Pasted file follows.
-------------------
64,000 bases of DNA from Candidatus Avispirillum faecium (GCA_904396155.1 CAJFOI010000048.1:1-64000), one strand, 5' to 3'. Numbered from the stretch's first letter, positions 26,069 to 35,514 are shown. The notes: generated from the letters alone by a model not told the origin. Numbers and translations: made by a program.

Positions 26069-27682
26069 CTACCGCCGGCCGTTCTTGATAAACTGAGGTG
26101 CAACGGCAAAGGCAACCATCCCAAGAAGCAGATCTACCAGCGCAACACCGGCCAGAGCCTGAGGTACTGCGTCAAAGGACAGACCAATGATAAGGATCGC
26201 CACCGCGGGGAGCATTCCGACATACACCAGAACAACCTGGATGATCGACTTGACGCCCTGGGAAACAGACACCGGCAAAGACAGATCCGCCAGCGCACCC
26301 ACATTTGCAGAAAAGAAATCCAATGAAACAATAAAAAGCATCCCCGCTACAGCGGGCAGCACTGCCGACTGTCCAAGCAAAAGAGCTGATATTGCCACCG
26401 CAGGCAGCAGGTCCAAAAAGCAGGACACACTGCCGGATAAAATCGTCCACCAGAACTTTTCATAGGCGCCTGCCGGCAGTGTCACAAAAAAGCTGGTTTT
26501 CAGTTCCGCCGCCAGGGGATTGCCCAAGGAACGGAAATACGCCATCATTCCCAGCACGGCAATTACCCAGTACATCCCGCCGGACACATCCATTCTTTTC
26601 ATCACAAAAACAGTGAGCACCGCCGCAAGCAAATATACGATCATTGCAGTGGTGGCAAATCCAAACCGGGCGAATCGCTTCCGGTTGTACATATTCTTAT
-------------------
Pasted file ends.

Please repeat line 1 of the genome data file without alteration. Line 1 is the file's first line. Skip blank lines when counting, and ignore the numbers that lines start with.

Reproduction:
64,000 bases of DNA from Candidatus Avispirillum faecium (GCA_904396155.1 CAJFOI010000048.1:1-64000), one strand, 5' to 3'. Numbered from the stretch's first letter, positions 26,069 to 35,514 are shown. The notes: generated from the letters alone by a model not told the origin. Numbers and translations: made by a program.